Friske has said that the sale of Pine Crest would be contingent on permitting the current staff and residents to be allowed to remain. Questioned on how privatization might impact its availability to lower income seniors reliant on Medicaid, he says that a high proportion of Medicaid patients in private facilities in the area, as well as recent increases to payouts in Wisconsin, should ensure that the facility remains accessible. But given the mercurial nature of private enterprise and possible changes in Medicaid payouts, it seems foolhardy to forecast the stability of access to a privately owned facility in the long term.

Supervisor McCrank, who supports maintaining county ownership of Pine Crest, says the mentality of running the government like a business makes no sense in cases like this because businesses exist to generate profit while public institutions exist to serve the needs of the public.

The contrast in philosophies between People for Pine Crest and Lincoln County board members who want to see the facility privatized represent two possible futures for Lincoln County and places like it: Invest tax dollars in public care options or cut costs through privatization and risk lower income seniors losing access to care. As the cohort of Baby Boomers moves further into retirement and closer to needing long-term care options, the loss of affordable publicly owned nursing homes will exacerbate a looming social and economic disaster.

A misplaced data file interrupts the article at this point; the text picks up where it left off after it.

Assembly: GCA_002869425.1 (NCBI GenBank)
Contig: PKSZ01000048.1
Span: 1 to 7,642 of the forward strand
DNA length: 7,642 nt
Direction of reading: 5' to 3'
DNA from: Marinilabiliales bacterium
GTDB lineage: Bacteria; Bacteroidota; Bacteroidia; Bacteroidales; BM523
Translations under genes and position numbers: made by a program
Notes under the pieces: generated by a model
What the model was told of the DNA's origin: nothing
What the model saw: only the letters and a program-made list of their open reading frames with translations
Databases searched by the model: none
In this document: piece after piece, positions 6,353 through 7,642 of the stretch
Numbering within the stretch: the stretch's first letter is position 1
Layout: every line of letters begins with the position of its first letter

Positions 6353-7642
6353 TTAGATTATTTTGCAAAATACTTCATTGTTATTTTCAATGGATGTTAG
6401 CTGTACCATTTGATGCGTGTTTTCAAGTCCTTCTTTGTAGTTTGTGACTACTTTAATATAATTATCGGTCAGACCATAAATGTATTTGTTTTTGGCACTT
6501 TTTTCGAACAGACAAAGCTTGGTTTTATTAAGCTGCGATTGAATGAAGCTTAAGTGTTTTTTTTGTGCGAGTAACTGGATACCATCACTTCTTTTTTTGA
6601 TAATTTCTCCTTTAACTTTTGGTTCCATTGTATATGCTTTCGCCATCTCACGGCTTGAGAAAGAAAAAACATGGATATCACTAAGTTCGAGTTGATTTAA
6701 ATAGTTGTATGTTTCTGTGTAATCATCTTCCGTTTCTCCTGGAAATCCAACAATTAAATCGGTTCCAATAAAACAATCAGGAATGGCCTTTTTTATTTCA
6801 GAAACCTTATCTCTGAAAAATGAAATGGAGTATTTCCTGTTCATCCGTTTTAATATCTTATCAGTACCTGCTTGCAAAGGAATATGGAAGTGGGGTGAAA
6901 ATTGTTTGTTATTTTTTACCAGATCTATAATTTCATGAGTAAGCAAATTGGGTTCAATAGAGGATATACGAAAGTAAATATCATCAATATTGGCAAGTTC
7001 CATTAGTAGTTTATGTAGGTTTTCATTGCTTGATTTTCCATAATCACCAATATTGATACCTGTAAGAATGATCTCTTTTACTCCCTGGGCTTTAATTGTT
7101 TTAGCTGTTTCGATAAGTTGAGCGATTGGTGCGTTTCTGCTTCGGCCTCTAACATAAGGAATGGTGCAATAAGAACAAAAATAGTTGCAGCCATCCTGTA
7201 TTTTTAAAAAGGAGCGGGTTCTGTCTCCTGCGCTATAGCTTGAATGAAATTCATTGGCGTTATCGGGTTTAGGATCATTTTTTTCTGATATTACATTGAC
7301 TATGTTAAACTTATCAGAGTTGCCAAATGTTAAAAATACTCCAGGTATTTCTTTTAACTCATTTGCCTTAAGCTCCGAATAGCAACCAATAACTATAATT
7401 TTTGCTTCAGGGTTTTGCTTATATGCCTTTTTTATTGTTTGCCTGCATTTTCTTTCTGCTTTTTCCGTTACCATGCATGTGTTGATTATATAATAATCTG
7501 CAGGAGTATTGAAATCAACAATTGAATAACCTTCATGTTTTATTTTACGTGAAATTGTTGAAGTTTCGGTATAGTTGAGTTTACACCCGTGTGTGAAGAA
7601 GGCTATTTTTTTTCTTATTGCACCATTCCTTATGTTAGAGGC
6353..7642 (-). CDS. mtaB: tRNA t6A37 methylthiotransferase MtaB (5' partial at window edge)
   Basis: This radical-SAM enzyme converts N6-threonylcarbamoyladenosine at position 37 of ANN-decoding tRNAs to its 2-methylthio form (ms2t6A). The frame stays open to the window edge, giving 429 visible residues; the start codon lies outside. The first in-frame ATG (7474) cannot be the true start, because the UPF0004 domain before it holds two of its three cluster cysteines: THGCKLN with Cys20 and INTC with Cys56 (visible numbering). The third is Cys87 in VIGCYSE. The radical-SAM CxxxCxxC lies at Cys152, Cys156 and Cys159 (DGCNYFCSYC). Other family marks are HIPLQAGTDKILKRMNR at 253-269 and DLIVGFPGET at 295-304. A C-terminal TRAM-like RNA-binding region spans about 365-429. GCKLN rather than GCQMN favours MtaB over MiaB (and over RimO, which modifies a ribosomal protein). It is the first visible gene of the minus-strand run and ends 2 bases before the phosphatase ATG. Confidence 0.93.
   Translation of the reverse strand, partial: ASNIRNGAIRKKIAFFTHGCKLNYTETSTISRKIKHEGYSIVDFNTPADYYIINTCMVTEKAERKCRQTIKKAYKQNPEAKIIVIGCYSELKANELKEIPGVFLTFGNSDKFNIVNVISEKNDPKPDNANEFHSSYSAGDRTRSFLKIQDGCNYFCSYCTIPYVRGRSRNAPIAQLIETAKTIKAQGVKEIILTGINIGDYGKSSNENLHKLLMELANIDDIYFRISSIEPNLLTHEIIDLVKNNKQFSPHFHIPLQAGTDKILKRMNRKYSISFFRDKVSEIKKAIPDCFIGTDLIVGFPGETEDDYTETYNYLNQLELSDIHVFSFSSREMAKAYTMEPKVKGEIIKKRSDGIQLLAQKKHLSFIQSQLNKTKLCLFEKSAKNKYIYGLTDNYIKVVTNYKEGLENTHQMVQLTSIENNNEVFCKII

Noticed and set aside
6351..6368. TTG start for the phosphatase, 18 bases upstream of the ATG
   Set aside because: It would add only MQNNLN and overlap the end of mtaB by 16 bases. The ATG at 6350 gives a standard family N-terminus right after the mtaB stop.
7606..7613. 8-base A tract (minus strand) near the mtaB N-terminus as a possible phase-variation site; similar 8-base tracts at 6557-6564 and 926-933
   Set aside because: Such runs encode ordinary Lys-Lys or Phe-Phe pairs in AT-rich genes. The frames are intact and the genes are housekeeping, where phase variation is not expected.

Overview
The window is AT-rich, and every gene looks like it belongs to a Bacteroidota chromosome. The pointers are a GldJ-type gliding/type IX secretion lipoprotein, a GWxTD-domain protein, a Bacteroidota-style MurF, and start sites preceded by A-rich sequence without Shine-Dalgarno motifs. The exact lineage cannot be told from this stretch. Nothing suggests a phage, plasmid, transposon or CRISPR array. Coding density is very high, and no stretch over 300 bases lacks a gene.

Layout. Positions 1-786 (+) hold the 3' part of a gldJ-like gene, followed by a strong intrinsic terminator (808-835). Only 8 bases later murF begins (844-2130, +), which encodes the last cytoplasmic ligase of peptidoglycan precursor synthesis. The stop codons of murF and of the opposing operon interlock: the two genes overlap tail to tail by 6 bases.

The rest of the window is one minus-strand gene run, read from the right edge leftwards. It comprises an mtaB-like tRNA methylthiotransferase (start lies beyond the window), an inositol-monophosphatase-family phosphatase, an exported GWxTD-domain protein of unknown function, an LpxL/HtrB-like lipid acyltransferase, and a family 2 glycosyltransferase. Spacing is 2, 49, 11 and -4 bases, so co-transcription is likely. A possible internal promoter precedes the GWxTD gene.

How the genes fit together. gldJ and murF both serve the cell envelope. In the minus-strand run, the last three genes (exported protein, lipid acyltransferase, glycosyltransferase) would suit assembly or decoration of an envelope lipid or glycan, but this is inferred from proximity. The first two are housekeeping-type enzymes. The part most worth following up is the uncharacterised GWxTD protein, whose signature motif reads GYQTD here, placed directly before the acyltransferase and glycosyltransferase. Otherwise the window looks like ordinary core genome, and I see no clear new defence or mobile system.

For citizens like Gorski, the future of Pine Crest is not just about business. “Lincoln County is like many places in our state where we look out for one another,” says Gorski. “Pine Crest embodies that value. Ken and I spent our whole lives working hard and looking out for our neighbor. As we age, it’s only right that our county should look out for us.”

Henry Bleifuss

Henry Bleifuss is a central Wisconsin local from the Wausau area. He attended college at UW Stevens Point where he studied history. He can regularly be found wandering the forests of upper Wisconsin with a questionable sense of direction.